When Roman armies invaded Spain in 218 BC — and as Romans colonized the new province — they brought their repluviae with them. Virgil memorably described precipitation in the Iberian lowlands in his collection of love odes De mea pulchra domina: "Pluvia in Hispania praecipue in plano manet." Moreover, when it wasn't raining, the sun shone down pretty hard, so the repluviae doubled as useful parasols.

The Iberians adopted and adapted the repluviae, and in the process the name became Hispanified. As we know, "pl-" words tend to become "ll-" words in Spanish, so "pluvia" becomes "lluvia," "planctus" (the past participle of "plangere," meaning "to lament") becomes "llanto," "planus" (meaning "a plain") becomes "llano," and so on. (You can see the same thing happening with "cl-" in the movement from "clamare" to "llamar.") So, in the outer provinces, repluviare became relluviar.

Of course, not everyone could afford slaves to stretch the fabric over their heads, so in the later Empire, it became more common to actually carry a stick oneself, which would hold the outstretched fabric in place. The main innovation in repluviation technology happened in the fourth century, when a hermit, possibly in the Tyrolean Alps, figured out that you could protect yourself from the elements better if the repluviae (or, as they were now called, relluvias or relluas) stretched their fabric out around your head, not just in a flat surface over your head. With slight modifications having to do with the stability of the curved spokes, this is the same technology we use today.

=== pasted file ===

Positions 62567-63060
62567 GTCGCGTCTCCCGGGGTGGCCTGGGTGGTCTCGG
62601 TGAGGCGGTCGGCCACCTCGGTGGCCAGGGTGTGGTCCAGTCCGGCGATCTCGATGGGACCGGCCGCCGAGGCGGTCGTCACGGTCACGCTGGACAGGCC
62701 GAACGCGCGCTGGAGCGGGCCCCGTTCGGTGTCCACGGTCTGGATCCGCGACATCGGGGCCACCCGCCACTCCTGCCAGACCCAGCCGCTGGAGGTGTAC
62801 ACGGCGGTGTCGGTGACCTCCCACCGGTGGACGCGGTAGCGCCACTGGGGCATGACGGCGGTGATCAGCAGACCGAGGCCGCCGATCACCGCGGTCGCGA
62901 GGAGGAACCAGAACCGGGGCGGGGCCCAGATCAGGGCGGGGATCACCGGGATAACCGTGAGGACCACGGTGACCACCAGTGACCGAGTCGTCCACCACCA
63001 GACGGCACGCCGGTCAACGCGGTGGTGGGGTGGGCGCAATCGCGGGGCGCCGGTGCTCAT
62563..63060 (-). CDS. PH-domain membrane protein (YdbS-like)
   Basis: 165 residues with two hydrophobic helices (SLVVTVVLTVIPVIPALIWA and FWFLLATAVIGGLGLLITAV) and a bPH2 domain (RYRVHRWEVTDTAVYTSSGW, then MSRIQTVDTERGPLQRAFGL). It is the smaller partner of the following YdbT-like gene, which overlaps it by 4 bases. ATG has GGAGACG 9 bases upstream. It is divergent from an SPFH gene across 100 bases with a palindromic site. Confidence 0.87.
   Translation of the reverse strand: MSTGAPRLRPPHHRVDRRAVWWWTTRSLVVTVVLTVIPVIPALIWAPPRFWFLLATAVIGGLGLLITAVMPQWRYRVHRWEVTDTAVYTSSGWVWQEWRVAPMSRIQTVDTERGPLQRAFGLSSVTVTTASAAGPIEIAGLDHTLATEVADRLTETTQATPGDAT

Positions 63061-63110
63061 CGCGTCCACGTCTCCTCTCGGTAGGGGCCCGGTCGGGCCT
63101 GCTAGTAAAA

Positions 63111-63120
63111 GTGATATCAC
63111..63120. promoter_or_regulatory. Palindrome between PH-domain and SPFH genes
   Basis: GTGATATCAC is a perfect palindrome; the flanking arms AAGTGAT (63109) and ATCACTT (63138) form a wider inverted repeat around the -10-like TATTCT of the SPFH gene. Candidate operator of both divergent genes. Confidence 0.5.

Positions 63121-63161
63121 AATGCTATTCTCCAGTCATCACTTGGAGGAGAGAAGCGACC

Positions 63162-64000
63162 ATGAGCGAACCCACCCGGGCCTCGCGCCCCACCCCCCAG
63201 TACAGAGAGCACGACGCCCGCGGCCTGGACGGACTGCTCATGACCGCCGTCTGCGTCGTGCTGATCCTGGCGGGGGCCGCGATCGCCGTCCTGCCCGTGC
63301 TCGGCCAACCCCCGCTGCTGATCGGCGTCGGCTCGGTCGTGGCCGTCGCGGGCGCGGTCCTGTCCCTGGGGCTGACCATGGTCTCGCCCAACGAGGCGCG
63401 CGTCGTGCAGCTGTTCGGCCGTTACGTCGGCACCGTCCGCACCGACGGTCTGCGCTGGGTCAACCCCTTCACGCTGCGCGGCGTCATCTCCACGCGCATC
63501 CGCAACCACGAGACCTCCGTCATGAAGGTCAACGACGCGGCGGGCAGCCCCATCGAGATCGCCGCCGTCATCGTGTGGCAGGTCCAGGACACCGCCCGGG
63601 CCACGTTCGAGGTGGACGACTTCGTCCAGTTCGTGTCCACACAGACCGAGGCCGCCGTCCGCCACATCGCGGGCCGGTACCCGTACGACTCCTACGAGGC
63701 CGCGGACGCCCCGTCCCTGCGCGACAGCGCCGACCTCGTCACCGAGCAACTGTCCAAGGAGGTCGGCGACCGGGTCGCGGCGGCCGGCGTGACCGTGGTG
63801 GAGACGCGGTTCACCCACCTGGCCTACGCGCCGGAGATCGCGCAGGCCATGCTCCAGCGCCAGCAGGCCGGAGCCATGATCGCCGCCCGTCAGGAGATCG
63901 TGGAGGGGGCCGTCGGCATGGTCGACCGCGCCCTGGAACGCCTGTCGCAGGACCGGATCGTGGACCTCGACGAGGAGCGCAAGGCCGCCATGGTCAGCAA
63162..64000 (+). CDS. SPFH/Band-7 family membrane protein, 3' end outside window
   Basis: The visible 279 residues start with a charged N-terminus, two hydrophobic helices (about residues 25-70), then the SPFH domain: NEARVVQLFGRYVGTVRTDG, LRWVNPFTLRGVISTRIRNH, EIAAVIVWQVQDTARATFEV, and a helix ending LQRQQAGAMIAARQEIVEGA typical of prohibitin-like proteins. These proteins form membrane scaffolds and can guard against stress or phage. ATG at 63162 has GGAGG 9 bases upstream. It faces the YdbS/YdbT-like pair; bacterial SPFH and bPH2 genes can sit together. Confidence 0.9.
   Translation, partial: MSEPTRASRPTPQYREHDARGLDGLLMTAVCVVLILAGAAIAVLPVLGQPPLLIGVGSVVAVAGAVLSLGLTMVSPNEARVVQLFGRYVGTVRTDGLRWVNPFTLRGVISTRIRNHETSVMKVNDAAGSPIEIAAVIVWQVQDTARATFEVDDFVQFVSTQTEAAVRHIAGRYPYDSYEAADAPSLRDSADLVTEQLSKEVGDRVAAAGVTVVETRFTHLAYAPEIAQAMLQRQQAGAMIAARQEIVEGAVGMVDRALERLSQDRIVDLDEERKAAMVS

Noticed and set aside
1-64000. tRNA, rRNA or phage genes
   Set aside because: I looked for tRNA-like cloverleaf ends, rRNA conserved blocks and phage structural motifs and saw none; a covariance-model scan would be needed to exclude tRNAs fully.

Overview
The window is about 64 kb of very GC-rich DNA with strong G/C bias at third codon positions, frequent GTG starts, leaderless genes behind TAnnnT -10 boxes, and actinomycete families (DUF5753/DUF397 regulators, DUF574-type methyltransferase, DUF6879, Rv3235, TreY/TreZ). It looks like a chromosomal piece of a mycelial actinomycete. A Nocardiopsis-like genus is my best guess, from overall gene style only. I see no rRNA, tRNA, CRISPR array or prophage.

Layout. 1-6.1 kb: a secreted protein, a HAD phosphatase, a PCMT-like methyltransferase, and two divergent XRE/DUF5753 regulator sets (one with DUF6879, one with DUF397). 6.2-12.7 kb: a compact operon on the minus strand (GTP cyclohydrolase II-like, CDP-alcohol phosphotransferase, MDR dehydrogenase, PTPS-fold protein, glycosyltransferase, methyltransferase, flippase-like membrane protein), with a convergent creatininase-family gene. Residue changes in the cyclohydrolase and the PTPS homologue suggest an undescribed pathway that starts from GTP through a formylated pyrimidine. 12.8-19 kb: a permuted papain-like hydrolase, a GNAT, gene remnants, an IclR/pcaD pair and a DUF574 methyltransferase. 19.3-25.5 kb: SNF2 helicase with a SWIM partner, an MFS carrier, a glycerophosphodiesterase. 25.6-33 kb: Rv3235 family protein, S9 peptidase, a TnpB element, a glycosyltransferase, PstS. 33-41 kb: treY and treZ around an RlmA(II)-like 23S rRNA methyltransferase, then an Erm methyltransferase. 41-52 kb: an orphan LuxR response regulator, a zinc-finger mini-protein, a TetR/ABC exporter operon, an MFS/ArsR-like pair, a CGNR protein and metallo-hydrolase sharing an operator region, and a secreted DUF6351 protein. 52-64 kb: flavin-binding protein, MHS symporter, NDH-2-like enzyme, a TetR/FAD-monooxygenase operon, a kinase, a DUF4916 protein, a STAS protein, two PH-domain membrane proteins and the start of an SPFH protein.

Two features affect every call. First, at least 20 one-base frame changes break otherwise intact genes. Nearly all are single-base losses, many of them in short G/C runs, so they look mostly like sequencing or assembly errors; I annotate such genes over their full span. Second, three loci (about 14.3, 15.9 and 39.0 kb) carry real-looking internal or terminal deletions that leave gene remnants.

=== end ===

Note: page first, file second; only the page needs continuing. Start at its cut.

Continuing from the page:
This innovation quickly caught on. South of the Alps, the technology was called circumrepluviatio, though this bit of technojargon, to put it mildly, didn't pass the test of time. North of the Alps, where weather conditions were quite a bit harsher, the Germanic tribesmen had already been enthusiastic users of "Relluen," and by addition of the transitive prefix "be-", we get the verb "sich berelluen," roughly meaning "to repluviate oneself." As they adopted the "around-the-head" technology, "sich berelluen," through the addition of the "around" suffix "um-", became "sich umberelluen."

Archaeologists still don't know whether the "umberelluen" came over to England in the fifth century, at the time of the Anglo-Saxon invasions, or with the Normans at the time of the Conquest in 1066. (Bede did report that Cædmon wrote a popular hymn called "Dryghten umbrælleþ me," but some commentators think this was scribal error.) But one thing's for sure — better umbrellas than circumrepluviators!

UPDATE: Thanks to a correspondent who reminds me that the "umbe-" prefix is alive and well in other modern English words. To fill someone all around with rage was, in Middle English, to "umberage" him (cf. Chaucer's "This churl me umberageth" from The Haberdasher's Tale), and hence the expression "to take umbrage" at something. However, attempts to link "umbrage" or "umbrella" with the Italian region of Umbria are just pop etymology. And don't even get me started on the "umbra" old wives' tale!

Ask Etymology Ethelwulf, Part 2:

In the comments to the previous Ask Etymology Ethelwulf post, In Which I Gave The True Etymology Of The World "Umbrella," a commenter asked me to explain "agnostic," "helicopter," "amnesia," and "pregnant." I did so in the comments, but who reads the comments anyway? So I thought these new etymologies (with minor alterations) were worth posting in the main text:

"Agnostic" is from "agnus" (lamb) + "stick" — lamb on a stick; this is a derogatory term for unbelievers, dating back to ancient times in the Middle East, similar to the modern derogatory term "cafeteria Catholicism."